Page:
Category Archives: Class

Austerity bites: Greeks sink deeper into poverty


Poverty rate changes in the European Union, 2008-2015. From Reuters.

Poverty rate changes in the European Union, 2008-2015. From Reuters.

When the greed and unprosecuted crimes of Wall Street banksters and their allies in London brought the world to the brink of financial ruin nine years ago, it was the world’s poorer nation who paid — and are continuing to pay — the highest price.

Greece isn’t the only nation in the eurozone to see a poverty increase since the start of the Great Recession, but it’s the only one to see a near-tripling of the number of its citizens in poverty, a direction result of the austerity regime implemented by the austerity regime forced on Europe’s nations with the highest debt levels.

As part of that austerity, the Troika of the Euroippean Central Bank, the European Commission, and the Washington-based International Monetary Fund have mandated massive layoffs of public workers, pay and pension cuts, and the higher costs associated with the privatization and sell off of public transit and power systems.

The Troika has been holding off on its latest bailout loan, demanding yet more austerity measures. But when it comes, most of the money will go right back to lenders on Wall Street, London, and Germany.

More from Reuters:

[R]egardless of who is to blame for the collapse in living standards, poverty figures from the EU statistics agency are startling.

Greece isn’t the poorest member of the EU; poverty rates are higher in Bulgaria and Romania. But Greece isn’t far behind in third place, with Eurostat data showing 22.2 percent of the population were “severely materially deprived” in 2015.

And whereas the figures have dropped sharply in the post-communist Balkan states — by almost a third in Romania’s case — the Greek rate has almost doubled since 2008, the year the global crisis erupted. Overall, the EU level fell from 8.5 percent to 8.1 percent over the period.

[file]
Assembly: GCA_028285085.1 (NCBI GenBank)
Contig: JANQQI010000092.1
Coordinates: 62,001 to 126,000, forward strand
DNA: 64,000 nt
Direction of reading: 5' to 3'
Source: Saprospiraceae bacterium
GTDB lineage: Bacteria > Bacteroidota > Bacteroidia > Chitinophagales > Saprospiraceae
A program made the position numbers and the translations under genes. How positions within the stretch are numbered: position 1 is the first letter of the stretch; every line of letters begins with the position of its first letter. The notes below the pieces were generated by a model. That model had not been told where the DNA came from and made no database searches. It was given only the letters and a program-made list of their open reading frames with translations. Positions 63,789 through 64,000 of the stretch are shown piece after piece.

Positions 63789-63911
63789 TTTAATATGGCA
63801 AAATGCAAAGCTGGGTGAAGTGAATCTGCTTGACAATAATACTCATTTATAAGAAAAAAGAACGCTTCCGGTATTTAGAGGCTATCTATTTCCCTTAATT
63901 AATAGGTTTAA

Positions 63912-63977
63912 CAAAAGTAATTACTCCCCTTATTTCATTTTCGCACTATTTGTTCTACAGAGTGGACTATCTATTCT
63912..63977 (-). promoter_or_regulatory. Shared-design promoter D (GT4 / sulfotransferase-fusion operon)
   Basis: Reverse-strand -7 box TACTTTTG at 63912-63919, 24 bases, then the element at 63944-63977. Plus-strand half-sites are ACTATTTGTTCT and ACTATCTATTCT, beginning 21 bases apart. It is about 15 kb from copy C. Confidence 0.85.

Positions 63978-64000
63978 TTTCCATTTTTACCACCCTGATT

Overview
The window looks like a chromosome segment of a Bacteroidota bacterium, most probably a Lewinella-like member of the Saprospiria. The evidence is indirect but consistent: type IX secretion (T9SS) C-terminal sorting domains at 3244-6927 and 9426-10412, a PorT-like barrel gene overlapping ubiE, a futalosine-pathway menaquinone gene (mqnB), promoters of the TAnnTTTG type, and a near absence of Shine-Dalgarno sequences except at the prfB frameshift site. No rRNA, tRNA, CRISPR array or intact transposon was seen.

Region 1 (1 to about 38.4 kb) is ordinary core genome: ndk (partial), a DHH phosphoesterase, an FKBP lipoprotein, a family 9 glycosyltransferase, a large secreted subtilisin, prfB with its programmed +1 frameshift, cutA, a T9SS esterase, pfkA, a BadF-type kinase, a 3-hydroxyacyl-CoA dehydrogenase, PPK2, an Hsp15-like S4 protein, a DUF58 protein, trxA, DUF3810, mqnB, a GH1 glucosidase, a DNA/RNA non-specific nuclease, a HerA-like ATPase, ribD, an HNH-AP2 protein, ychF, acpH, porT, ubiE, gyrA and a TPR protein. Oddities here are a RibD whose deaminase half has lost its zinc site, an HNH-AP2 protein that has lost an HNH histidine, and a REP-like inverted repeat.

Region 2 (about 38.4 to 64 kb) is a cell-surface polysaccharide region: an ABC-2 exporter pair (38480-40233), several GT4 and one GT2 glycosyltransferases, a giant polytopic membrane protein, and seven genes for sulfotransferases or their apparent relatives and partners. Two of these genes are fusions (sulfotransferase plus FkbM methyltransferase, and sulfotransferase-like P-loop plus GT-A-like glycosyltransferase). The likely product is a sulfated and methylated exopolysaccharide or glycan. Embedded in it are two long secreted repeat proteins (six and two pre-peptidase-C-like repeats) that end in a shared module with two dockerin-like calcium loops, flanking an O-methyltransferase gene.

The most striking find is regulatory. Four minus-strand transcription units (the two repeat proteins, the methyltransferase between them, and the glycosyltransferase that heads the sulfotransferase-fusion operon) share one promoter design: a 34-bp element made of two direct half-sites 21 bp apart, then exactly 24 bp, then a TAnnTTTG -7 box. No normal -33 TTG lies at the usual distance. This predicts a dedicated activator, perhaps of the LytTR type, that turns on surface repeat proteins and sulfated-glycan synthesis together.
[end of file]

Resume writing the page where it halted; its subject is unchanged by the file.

>snip<

International organizations, including the Organisation for Economic Co-operation and Development, have urged the government to prioritize tackling poverty and inequality.

Unemployment has slipped from a peak of 28 percent of the workforce to 23 percent but the rate remains the highest in the EU. Since the crisis began, the economy has shrunk by a quarter and thousands of businesses have closed for good.

>snip<

Better living standards seem as far away as ever. Over 75 percent of households suffered a significant income reduction last year, a survey by business confederation GSEVEE and Marc pollsters found. A third had at least one unemployed member and 40 percent said they had to cut back on food spending.

And with the latest round of austerity now in negotiation, things can only get worse.

Remember that, just as in the U.S., the employment numbers don’t reflect totals paid in salaries and benefits.

With rising costs for healthcare, transportation, and other necessities, coupled with pay cuts, living standards have been drastically reduced even for those who are working.

But, hey, a banskster’s gotta make a living, right?

Map of the day: Where the world’s poorest live


From DevelopmentEducation.ie, the five countries housing the largest share of the 1.2 billion of our brothers and sisters living in extreme poverty:

blog-poor

Note: We darkened the map considerably because the type for China was a yellow so pale as to be illegible. And why is it that graphics designers have switched from primary colors to pale pastels? We’ve had to darken an increasing number of charts, graphs, and maps because of a typographical madness sacrificing legibility for fashion.

Chart of the day: Greek unemployment by gender


Participation rates in labor force and employment, by sex

Participation rates in labor force and employment, by sex [click on the image to enlarge].

Following up on our previous post, this from the Hellenic Statistical Authority, which notes:

One of the main features of the period 1981-2015 is the growing participation of women in the labour market and the resulting increase in their participation in employment. In contrast, the participation for men has been decreasing, thus resulting in a continuous shrinkage of the differences between them. In this regard, men were more severely affected by the economic crisis, as during the period 2009-2015 the employment rate of men fell by 13% compared to 6% of women.

Poor teens go hungry as younger sibs are fed


From Johns Hopkins University, an alarming finger about hunger and poverty in the United States:

In very poor families, teenagers are going hungry twice as often as their younger siblings, a new Johns Hopkins University study finds.

Parents first forgo food themselves, skipping meals to feed their children. But if there still isn’t enough for everyone, the study found parents will feed younger children before teenagers, regularly leaving the older kids—teen boys in particular—without enough to eat.